A Lift From Md. to Tysons on Metro
By Alice Reid
The new weekday service, a year-long experiment that begins Monday and is called SmartMover, will run every 15 minutes during rush hours on buses equipped with upholstered, high-backed seats. In Maryland, the buses have permission to skirt traffic jams on the Beltway by traveling on the highway's shoulders; Virginia officials rejected that idea because of safety concerns.
Passengers will ride free for the first three months. Beginning Jan. 1, they will be charged $1.10 each way.
In part, the new routes reflect an effort by Metro to try to serve growing suburban job centers in areas that are not convenient to the region's subway system, which is designed primarily to move people into and out of the downtown area. The new service also is designed to determine whether suburbanites could be attracted to bus travel, which transportation analysts say is key to relieving traffic congestion here.
"This is a new market for us," said Metro spokeswoman Leona Agouridis. "The bus has suffered an image problem [as a symbol of inner-city transit], but as the region has grown, the need for this kind of service has grown."
If the Montgomery County to Tysons Corner service on the relatively luxurious buses draws the 1,000 passengers a day that officials hope it will after a year of operation, Metro will consider adding similar Beltway express buses between Bethesda and destinations in Prince George's County and the Springfield area, transit officials said.
"I think everyone realizes it's a little experimental, and it will be an interesting experiment," said Ron Kirby, who heads the region's Transportation Planning Board. "We'll learn . . . just what it will take to get people out of their cars. But I think there's a lot of uncertainty about the level of demand."
A total of 218 bus trips will run each day on four main routes: two between Lakeforest Mall in Gaithersburg and Tysons Corner, with stops at Montgomery Mall and the Rock Spring business park; and two others between Bethesda and Tysons. Service will run every 15 minutes from 6:30 to 9 a.m. and from 3:30 to 7 p.m., with hourly service during the midday hours and from 7 to 10 p.m.
For more details, riders may call 202-962-2575.
On the Tysons end, three shuttle buses will meet express buses and ferry riders to the area's office and retail complexes.
"The shuttle buses will be there, and there will be no waiting," said Metro planning director Jim Hughes, adding that making that transfer as convenient as possible is a key to the service's success.
Transportation specialists agree that SmartMover's success also will depend on its reliability -- a factor difficult to predict, given the daily glut of traffic on the Beltway between the Interstate 270 spur and the Dulles Toll Road, which the express buses will use to get to Tysons.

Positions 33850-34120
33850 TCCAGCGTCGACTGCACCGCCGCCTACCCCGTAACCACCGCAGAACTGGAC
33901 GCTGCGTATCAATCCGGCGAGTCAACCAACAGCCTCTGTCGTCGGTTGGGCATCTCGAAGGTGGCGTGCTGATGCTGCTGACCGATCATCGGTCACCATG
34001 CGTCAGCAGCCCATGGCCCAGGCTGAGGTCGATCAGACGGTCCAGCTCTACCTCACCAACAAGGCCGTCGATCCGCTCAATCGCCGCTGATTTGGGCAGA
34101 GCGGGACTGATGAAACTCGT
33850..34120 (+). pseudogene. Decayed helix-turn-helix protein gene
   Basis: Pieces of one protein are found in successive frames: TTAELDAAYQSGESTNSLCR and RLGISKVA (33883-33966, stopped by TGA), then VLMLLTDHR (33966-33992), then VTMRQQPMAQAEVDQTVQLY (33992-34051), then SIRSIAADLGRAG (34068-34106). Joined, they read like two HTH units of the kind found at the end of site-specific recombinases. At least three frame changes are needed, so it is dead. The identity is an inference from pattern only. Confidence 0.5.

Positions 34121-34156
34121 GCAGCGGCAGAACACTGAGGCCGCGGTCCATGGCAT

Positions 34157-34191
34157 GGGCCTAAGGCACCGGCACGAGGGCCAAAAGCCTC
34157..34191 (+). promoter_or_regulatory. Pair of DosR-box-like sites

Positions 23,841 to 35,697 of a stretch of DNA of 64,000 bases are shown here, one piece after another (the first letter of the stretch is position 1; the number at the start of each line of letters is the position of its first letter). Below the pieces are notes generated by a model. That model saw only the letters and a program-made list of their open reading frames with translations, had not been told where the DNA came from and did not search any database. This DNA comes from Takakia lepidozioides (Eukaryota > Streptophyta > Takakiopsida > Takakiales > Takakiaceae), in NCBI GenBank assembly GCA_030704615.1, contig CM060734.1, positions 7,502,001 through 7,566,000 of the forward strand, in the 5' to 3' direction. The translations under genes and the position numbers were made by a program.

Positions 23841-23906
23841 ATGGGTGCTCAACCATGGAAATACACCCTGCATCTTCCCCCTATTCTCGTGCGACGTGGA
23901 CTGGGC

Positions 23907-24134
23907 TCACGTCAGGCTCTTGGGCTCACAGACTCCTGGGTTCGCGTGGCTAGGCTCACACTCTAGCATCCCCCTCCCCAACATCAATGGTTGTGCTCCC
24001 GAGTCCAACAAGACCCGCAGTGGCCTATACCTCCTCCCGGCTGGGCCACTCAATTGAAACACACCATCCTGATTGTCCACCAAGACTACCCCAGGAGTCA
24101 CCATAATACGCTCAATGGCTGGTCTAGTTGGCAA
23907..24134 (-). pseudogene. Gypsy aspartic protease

Being able to use the Beltway's shoulders to skirt traffic jams in Maryland will help the buses keep to their schedule. Maryland officials will allow the express buses to use the shoulders only when traffic is stop-and-go, and only after a driver has received radio clearance from Maryland State Police. Once on the shoulder, SmartMover buses will be required to use flashing lights and go no faster than 30 mph.
Signs are being installed on Maryland's part of the Beltway in Montgomery County to warn other motorists that only the buses will have access to the shoulders.
Virginia authorities have turned down Metro's request to use shoulders, citing safety considerations and concerns that shoulders may not be strong enough to accommodate the weight of buses.
"We are interested to see how the Maryland program works out, and we'll keep an open mind," said Chip Nottingham, Virginia's assistant transportation secretary.
The $1.8 million cost for the first year of the service is being split by Maryland and Virginia. The program has been well received by employers in Tysons Corner and at Rock Spring business park.
Officials at Booz-Allen Hamilton, a consulting firm with 2,200 employees in Tysons, say they are promoting SmartMover to their workers.
"We have a substantial number of people who live in Maryland, because for years we were based in Bethesda," said Gary Lance, who handles administrative operations for the company. "We see these programs as a way to help our staff, help them commute, and get some traffic off the road."
Still, Lance is unsure how many workers will ride SmartMover.
"One of the bigger issues is that a lot of our staff need their cars to visit clients during the day," he said. "But many don't. We're hoping to save some people some time."
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